Do you know the words of the hymn that Andrew Chan and Myuran Sukumaran sang before gunfire quieted their voices? It was Amazing Grace, penned by John Newton in 1748.
Amazing grace! How sweet the sound
That saved a wretch like me!
I once was lost, but now am found;
Was blind, but now I see.
Grace is a characteristic of such exquisite beauty. When you know people who clothe themselves in grace, you want some for yourself. These people seem to live on a different plane. The blows don’t bruise, the hooks don’t snag. They are quick to forgive, they refuse to take offence, they love first (not only in response) and they can quickly navigate to the core of a person – the reason for their behaviour and attitudes.
They are like a long exposure image of water running over rocks and branches: all soft and fluid lines, the sharp edges blunted.
’Twas grace that taught my heart to fear,
And grace my fears relieved;
How precious did that grace appear
The hour I first believed.
How often our flaws confront us, as clear as the reflection in the mirror when we brush our teeth of a morning. Liar! Cheat! Hypocrite! Gossip! Adulterer! Maybe even, drug smuggler!
Guilt and shame build their walls.
But the tune keeps playing, the words are sung, this song of Amazing Grace – it must have some weight of substance for men to fill their mouths with it in the minutes before their death.
Through many dangers, toils and snares,
I have already come;
’Tis grace hath brought me safe thus far,
And grace will lead me home.
Grace is being extended a kindness we don’t deserve. The dictionaries give watered-down definitions that refer to good will, manners and honour. But the Bible brings its significance into sharp clarity – a meaning that many have grasped in their final moments.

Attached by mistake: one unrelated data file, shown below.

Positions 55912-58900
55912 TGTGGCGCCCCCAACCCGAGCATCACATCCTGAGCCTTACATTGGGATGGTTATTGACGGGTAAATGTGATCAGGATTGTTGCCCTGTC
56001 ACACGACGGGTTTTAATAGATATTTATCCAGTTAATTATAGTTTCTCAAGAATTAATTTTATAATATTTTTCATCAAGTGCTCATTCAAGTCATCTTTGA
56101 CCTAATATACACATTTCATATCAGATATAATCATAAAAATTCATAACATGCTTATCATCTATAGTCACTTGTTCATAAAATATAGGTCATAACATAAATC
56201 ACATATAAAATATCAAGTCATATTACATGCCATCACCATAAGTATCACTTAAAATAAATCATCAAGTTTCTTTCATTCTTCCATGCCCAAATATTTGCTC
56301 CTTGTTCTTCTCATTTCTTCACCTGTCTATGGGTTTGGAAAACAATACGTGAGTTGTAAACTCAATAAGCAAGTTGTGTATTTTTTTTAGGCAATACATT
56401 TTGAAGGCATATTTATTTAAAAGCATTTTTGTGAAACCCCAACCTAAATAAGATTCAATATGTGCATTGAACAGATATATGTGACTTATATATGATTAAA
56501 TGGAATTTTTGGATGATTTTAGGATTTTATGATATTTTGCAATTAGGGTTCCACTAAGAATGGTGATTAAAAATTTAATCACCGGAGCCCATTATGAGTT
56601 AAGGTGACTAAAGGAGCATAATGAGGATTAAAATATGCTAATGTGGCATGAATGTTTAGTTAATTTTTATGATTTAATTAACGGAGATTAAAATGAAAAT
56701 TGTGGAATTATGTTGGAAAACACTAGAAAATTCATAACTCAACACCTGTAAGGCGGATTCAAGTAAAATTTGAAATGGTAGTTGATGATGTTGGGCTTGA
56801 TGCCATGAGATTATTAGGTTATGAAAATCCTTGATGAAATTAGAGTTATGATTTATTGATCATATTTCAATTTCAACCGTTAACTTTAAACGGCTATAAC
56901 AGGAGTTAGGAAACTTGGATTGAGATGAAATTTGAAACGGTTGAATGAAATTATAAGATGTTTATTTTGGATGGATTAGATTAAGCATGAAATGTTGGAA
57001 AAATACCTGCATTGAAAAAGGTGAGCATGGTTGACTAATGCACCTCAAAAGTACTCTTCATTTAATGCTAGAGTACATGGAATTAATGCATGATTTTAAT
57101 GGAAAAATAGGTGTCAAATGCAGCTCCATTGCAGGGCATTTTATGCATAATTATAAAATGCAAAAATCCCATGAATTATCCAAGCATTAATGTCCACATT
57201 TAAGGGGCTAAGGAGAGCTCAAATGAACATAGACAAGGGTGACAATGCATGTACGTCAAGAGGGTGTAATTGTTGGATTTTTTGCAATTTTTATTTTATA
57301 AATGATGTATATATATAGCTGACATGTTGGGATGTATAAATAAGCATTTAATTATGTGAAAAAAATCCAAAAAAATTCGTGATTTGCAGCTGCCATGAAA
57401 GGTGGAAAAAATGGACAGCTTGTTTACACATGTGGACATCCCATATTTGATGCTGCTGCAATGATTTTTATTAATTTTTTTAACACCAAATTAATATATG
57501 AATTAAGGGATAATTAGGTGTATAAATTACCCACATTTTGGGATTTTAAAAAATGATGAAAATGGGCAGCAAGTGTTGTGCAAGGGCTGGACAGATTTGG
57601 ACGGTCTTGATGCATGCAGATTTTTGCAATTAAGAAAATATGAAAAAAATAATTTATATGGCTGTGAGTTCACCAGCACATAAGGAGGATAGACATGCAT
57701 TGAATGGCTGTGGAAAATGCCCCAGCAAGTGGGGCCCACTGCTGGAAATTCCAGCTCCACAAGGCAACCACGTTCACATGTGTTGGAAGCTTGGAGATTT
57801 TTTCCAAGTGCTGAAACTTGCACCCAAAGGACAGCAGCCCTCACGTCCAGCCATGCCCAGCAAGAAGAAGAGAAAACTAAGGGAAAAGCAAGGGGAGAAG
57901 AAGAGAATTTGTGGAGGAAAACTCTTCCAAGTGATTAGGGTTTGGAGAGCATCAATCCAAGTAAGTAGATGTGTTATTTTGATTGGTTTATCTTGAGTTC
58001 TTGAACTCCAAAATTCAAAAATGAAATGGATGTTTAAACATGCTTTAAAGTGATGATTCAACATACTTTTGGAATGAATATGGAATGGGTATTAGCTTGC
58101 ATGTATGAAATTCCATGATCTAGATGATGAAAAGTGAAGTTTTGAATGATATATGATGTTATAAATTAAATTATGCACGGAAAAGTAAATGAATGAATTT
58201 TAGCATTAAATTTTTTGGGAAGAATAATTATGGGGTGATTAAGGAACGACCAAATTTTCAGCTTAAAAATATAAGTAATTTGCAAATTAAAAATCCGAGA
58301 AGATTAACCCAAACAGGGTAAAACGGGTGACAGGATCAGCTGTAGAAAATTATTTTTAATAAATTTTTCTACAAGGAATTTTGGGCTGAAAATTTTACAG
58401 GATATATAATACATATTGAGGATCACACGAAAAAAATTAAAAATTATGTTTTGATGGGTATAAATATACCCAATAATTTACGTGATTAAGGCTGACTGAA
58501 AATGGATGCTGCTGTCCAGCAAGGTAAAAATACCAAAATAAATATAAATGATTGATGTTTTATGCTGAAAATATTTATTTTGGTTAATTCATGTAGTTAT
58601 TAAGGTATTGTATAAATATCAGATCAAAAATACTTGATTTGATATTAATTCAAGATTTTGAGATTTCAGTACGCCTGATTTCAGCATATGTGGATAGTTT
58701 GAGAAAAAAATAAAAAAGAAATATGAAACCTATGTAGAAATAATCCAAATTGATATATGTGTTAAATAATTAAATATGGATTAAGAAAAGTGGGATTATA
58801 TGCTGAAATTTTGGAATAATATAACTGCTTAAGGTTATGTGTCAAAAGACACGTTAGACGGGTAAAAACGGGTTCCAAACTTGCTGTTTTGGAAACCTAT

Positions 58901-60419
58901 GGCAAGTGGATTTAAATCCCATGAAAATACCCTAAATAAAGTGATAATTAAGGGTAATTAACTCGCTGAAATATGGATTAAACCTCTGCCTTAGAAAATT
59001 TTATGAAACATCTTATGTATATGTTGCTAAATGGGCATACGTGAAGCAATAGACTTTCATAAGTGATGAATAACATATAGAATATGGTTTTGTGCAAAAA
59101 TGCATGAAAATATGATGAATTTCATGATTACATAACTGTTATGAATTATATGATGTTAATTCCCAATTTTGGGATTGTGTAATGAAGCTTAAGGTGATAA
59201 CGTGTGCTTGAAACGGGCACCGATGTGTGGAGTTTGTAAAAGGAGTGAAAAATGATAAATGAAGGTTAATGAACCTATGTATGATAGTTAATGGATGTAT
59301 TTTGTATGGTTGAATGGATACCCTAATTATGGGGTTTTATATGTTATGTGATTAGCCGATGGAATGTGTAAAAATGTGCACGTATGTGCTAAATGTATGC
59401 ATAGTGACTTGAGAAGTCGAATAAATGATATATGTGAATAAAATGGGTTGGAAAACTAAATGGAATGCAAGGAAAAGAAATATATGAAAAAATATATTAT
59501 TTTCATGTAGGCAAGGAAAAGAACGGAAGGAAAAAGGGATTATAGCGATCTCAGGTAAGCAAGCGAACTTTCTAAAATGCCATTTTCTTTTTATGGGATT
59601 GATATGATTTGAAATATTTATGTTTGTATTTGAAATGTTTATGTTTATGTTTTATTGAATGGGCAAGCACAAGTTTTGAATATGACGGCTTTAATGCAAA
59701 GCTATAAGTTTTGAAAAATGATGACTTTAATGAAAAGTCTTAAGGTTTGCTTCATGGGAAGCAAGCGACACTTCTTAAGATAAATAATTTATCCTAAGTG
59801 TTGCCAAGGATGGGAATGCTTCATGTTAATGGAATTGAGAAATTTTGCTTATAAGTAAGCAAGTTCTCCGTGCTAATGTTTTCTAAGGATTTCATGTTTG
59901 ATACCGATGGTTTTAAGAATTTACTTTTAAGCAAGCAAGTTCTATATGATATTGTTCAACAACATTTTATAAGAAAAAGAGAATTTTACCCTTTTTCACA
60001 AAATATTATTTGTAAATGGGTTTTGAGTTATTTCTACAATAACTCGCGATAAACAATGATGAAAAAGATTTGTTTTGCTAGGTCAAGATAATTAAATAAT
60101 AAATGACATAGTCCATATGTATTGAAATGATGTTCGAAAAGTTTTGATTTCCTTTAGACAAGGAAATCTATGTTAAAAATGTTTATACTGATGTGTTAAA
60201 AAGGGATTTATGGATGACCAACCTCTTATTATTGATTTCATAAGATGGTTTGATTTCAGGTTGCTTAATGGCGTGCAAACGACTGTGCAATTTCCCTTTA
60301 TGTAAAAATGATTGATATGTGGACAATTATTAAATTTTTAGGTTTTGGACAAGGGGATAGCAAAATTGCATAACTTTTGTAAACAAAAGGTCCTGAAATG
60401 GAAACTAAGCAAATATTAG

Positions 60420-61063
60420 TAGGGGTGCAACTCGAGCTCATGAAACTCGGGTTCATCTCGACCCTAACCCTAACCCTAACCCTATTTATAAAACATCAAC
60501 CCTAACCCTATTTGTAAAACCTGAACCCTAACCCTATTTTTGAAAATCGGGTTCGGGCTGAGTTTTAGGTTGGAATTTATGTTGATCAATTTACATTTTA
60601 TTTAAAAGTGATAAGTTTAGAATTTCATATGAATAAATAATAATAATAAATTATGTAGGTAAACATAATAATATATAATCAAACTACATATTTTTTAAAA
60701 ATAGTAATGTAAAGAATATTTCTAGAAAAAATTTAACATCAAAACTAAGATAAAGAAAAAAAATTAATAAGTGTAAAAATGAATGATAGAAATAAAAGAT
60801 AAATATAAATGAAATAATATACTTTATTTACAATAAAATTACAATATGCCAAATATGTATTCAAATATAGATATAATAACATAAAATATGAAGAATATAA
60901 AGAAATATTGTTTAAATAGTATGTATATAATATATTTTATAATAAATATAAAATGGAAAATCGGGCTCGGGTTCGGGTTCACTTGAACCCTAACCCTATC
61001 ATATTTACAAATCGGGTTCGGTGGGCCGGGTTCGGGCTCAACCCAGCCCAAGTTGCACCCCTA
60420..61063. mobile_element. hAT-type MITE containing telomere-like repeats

Ephesians 2:8-9 says, “For it is by grace you have been saved, through faith – and this not from yourselves, it is the gift of God – not by works, so that no one can boast.”
Nothing they could do could change the mind of President Joko Widodo in enforcing the death sentence for the crimes they committed 10 years ago. Chan and Sukumaran, along with their families and legal experts, worked tirelessly to prove they were worthy of mercy. They failed.
Yes, when this flesh and heart shall fail,
And mortal life shall cease;
I shall possess, within the veil,
A life of joy and peace.
Grace may not have been extended them on earth, but it seems Chan and Sukumaran received grace all the same.
“And God raised (them) up with Christ and seated (them) with him in the heavenly realms in Christ Jesus, in order that in the coming ages he might show the incomparable riches of his grace, expressed in his kindness to (them) in Christ Jesus.” (Ephesians 2:6-7)
First published in The Examiner Newspaper for Keeping the Faith column on Monday May 4, 2015.